Farmers in Lincolnshire lose out as drought declared

Dry wheat field
Image caption Farmers believe there will be a shortage of some crops

Farmers in Lincolnshire say they could lose hundreds of thousands of pounds due to poor crops after the worst dry spell in more than 20 years.

Official drought status has been declared for the county by the Environment Agency and Department for Environment, Food and rural Affairs.

Irrigation restrictions on taking water from rivers have been put in place.

Steven Francis, head of Fen Peas, said even if it rained now it would have little impact.

River transfers

"What we're finding is that the conditions for harvesting are very good but the crops we are harvesting are not very good at all," he said.

"We've had 60% of the rainfall we normally have since December. We can water some of the crops but it's really gone beyond that now.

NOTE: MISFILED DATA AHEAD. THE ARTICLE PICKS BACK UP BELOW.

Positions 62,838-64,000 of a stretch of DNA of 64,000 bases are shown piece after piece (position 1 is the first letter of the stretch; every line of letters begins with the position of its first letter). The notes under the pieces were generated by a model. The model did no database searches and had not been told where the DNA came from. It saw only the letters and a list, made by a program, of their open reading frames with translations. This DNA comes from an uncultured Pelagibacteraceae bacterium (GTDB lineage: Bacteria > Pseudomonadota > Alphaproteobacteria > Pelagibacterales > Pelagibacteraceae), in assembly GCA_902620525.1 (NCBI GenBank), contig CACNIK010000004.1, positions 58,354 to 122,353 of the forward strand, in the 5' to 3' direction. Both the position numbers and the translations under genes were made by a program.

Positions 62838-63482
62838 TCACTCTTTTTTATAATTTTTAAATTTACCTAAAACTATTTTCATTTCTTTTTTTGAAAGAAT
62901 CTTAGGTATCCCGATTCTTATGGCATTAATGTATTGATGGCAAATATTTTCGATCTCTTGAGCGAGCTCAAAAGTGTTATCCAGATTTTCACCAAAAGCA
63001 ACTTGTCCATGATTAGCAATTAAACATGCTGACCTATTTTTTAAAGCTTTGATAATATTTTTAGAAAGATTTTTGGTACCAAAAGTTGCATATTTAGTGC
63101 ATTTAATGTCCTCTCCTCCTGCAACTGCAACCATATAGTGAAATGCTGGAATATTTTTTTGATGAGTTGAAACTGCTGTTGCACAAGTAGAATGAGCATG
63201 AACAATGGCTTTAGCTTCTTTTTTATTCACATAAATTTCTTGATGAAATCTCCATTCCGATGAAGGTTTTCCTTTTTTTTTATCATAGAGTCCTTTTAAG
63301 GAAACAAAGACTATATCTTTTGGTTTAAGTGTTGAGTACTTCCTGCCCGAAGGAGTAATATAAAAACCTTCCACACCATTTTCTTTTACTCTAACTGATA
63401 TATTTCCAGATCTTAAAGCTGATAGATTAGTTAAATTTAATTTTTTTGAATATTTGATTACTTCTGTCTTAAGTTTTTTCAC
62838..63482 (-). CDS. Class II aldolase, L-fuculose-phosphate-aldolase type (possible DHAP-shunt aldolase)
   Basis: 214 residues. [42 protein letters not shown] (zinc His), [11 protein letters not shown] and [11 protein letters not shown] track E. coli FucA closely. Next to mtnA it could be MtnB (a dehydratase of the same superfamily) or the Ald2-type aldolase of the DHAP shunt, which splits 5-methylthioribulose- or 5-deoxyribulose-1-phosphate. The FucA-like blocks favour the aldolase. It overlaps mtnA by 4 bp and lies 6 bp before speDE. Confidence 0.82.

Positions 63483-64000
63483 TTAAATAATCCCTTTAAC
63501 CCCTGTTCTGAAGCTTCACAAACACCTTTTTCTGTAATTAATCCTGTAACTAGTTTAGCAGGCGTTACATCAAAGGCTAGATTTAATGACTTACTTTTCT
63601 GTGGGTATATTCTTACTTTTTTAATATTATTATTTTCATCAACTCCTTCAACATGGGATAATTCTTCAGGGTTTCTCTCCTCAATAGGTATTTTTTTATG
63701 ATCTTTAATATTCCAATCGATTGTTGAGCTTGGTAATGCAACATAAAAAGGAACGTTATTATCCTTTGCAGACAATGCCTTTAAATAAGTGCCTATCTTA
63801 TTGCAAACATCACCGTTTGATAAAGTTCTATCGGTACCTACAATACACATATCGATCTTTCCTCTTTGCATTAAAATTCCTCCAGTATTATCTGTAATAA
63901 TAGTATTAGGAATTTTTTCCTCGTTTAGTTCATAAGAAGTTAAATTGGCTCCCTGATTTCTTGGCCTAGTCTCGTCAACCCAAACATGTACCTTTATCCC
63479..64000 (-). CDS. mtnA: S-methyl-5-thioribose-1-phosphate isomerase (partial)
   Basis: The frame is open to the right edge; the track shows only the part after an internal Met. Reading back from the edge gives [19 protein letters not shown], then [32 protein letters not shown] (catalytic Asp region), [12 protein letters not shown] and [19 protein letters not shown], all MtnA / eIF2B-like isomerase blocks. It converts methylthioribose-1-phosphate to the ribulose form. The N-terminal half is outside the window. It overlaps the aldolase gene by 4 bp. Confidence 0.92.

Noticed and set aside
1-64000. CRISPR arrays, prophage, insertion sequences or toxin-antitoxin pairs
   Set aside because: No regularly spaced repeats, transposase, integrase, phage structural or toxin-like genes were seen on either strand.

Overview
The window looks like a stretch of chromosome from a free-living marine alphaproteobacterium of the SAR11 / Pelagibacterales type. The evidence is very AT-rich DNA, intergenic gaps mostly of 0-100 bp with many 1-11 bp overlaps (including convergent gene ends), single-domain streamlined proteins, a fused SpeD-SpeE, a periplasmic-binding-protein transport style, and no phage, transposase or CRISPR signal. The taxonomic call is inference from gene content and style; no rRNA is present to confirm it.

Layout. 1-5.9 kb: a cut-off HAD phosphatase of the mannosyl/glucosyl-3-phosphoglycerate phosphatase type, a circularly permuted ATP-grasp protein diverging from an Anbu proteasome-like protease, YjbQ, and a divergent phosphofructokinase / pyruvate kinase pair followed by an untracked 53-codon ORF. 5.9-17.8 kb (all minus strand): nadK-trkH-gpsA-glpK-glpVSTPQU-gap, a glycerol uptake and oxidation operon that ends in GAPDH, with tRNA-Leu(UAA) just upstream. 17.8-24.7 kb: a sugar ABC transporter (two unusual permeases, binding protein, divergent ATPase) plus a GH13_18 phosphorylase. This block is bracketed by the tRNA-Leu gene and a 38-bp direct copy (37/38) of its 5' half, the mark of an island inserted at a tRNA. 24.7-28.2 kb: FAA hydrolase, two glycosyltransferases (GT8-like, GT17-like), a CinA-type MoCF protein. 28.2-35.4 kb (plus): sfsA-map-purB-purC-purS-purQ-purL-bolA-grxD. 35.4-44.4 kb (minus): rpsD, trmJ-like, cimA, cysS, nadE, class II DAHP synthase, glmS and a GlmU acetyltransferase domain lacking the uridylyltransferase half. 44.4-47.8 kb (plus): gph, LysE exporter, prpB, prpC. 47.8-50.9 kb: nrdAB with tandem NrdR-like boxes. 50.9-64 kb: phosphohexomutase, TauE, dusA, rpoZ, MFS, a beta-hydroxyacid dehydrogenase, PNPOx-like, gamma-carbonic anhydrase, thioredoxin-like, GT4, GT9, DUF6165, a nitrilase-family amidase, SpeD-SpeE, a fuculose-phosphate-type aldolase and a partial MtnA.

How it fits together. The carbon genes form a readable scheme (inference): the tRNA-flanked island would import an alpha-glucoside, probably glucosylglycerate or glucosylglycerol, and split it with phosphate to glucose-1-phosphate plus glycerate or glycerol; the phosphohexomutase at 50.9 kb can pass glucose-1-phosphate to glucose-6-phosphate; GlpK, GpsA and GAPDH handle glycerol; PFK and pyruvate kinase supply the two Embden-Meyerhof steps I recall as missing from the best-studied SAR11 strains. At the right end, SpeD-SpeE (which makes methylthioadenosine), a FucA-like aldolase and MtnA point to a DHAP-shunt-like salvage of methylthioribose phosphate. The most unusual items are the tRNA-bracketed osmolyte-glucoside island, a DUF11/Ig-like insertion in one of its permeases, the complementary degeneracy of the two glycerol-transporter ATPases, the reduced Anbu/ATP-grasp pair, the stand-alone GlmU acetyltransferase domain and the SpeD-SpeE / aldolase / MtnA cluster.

"I've been doing this for 20 years and it's the worst I've seen it. We can safely say we'll lose hundreds of thousands of pounds this year."

David Hawley, of the Environment Agency, said: "Irrigating at night is very useful as it uses much less water and you don't get the evaporation losses.

"We are also carrying out some river transfers where millions of gallons of water is taken from the River Trent and transferred to the rivers Witham and Ancholme which supports a lot of farmers."

The Environment Agency said Cambridgeshire, parts of Bedfordshire, Northamptonshire and western Norfolk were also officially in a drought.

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